I had first arrived at the nature center at 9:00 a.m. It was now noon. The soft morning light was long gone, as was the cool morning air. It had been a frustrating start to what was supposed to have been a calm and relaxing day. I was totally frazzled.
But, keeping things in perspective is everything. The day was still young. The weather was still great and, most of all, I was very much alive and well, doing something I dearly loved— three priceless gifts that not everyone gets to enjoy. It was all I really needed to remember and off I went…
My favorite time of day for going on a picture walk is early, early morning– just as the sun is coming up. It’s a quiet, peaceful time of day when the rest of the world is not yet awake and not yet making noise. It’s a time of day when it’s easier to hear the birds and easier to notice the movement of the grasses where a wiggling bug or bird might emerge.
Oftentimes, there’s a mist across the water that adds to the dreaminess of an early morning walk. If I’m lucky, I’ll catch a dragonfly or two laden with dew drops and not quite ready to fly, or a spider web sparkling in the sunlight. The morning sun has a way of making everything look fresher and brighter and more saturated. The problem is, the morning sun doesn’t last long and I always feel like I’m racing against it for a few good shots.
The race begins long before I leave the house. In truth, it starts the night before when I lay my clothes out in the guest room so that, come morning, I can get ready without waking up my better half. In order to win my race against the sun in these waning days of summer, I need to be out the door by 6:00 or 6:30 a.m., depending on how far I have to drive. If I leave later than I should have, then the race becomes literal!
Once I arrive at my destination, the race continues– because I want to be everywhere at once before the sun is too high in the sky. If you’ve never been in a race against the sun, it’s hard to explain the urgency—or the delight, if you win!
(All of the pictures in this post were taken in the early morning sun.)
A little over a week ago Mel and I and our two old dogs made a twenty-two hour, thirteen-hundred-mile drive from Florida to Michigan in our small over-stuffed car. We left Florida at 8:00 a.m. on a Tuesday and arrived home at 6:00 a.m. Wednesday morning!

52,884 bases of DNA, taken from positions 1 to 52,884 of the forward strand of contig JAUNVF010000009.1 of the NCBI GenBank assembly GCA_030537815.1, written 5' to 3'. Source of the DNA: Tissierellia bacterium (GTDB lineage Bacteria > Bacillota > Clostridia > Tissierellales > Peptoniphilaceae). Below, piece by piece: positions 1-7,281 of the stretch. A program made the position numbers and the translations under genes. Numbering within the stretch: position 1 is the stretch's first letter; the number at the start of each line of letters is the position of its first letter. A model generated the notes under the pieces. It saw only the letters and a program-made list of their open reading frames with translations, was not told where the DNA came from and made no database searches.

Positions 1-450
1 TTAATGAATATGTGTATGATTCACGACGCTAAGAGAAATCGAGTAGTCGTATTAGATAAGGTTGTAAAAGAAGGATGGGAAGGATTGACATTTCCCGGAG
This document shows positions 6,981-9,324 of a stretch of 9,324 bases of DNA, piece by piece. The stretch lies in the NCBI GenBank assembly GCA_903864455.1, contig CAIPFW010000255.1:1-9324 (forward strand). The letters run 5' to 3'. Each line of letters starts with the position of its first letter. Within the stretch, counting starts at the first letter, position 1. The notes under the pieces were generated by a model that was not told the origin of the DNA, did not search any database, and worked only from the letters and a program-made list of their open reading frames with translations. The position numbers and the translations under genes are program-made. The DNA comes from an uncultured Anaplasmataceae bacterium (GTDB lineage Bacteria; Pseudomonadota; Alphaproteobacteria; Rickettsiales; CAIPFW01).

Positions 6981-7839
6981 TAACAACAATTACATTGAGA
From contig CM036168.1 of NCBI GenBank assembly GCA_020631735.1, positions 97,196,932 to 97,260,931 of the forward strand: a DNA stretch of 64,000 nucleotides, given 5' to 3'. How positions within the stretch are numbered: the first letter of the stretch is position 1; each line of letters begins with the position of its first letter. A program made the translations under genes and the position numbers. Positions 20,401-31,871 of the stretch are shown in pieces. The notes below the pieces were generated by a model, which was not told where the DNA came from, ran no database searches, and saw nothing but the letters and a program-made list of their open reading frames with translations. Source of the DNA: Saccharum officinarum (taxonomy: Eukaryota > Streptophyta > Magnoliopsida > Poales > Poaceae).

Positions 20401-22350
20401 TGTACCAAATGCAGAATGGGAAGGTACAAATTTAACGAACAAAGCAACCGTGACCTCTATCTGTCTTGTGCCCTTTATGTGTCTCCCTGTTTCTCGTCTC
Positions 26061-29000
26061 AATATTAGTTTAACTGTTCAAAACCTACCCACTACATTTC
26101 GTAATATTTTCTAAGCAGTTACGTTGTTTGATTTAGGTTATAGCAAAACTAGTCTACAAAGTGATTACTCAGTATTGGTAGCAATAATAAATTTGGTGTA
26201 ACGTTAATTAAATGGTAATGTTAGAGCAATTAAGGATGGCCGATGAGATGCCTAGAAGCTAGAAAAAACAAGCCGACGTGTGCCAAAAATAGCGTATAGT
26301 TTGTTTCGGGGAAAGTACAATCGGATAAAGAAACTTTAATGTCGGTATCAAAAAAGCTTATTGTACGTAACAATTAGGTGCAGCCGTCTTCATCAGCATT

Because of the pandemic, we didn’t want to stay at any hotels along the way and we didn’t want to stop anywhere for food. So, prior to leaving Florida, we stocked up the car with ‘survival food’—cookies, muffins, apples, bagels, cheese and nuts. To stay awake, we loaded up a gallon of tea and a half gallon of coffee. To stay hydrated, we included two gallons of water (one for the humans, one for the dogs). With all that liquid to consume, though, we did have to stop occasionally for a bathroom break!
We are happy to be back home to our familiar surroundings, familiar belongings and familiar routines, but after ten weeks of unrelenting sunshine, it has been an adjustment getting used to grey skies and cold weather. We have even had snow!!
In spite of the weather, I have managed to get out and take pictures almost every day. Thankfully, the ‘stay at home’ orders from our governor have not restricted people from going outdoors as long as they abide by the 6 foot ‘social distancing’ recommendations. Keeping my distance while out on a walk has not been a problem—but having to worry about avoiding people has. It’s hard not to socialize when we are already so isolated!
My picture walks have always been a source of comfort to me and they are even more so during this pandemic. As soon as I strap on my camera and walk out the door, I feel a sense of calmness wash over me.
As I amble through the woods and fields, I am so engrossed in looking for things to photograph that it’s easy to forget all the ugliness in the world around me. And then, when I sort through my pictures at the end of the day, I am reminded of all the beauty that yet remains.